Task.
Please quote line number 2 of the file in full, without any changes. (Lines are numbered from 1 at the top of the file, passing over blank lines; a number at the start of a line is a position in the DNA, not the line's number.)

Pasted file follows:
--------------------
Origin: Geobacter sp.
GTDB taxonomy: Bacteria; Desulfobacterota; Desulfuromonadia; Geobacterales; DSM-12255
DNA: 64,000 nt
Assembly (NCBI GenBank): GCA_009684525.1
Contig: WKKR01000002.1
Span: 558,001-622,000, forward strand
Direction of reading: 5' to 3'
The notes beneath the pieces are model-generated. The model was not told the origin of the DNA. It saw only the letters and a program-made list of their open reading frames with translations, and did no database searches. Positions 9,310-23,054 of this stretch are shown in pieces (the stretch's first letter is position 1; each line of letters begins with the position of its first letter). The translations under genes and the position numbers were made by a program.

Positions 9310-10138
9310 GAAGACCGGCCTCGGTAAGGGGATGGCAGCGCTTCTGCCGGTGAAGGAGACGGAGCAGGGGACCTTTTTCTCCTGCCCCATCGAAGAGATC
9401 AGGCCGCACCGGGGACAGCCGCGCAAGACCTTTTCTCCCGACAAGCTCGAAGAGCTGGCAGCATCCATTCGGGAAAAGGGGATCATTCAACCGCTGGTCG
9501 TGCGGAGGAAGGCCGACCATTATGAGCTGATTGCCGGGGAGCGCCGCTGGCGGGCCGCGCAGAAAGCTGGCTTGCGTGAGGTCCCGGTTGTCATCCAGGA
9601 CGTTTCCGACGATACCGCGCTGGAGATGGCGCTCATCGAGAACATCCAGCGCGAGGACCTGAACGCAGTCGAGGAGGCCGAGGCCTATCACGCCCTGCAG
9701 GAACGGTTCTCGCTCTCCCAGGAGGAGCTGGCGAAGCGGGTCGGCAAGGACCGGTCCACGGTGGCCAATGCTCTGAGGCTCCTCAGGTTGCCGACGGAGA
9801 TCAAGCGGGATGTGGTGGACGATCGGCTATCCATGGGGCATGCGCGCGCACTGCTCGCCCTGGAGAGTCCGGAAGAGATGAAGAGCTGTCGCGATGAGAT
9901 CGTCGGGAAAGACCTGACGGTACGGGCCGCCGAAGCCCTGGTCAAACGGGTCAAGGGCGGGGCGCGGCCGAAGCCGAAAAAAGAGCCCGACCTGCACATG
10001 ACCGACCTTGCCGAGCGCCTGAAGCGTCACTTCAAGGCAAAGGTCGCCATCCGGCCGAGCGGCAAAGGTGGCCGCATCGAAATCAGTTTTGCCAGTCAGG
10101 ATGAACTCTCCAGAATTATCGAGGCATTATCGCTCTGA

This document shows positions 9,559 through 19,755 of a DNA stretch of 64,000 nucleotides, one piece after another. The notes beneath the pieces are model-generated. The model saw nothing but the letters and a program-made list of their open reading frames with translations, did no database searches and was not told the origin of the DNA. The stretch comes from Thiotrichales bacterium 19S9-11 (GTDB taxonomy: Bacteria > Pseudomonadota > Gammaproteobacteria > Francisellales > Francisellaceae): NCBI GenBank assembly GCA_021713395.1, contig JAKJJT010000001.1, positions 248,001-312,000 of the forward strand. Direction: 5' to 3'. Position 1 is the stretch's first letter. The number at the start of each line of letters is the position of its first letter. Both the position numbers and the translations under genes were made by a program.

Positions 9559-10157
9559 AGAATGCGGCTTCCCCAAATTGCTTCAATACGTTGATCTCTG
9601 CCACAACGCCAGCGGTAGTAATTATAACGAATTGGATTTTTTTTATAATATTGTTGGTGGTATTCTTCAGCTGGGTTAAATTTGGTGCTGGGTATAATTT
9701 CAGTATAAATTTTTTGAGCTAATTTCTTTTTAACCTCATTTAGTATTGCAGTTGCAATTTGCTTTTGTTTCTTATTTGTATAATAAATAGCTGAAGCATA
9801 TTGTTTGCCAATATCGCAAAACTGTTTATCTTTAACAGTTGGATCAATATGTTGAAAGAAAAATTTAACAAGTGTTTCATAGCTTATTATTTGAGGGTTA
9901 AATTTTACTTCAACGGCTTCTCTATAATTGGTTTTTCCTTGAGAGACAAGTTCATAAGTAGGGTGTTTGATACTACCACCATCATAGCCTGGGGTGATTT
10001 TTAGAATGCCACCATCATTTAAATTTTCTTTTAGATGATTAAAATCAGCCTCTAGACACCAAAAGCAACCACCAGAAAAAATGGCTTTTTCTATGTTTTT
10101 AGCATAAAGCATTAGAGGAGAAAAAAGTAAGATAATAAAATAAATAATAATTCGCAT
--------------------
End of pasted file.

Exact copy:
GTDB taxonomy: Bacteria; Desulfobacterota; Desulfuromonadia; Geobacterales; DSM-12255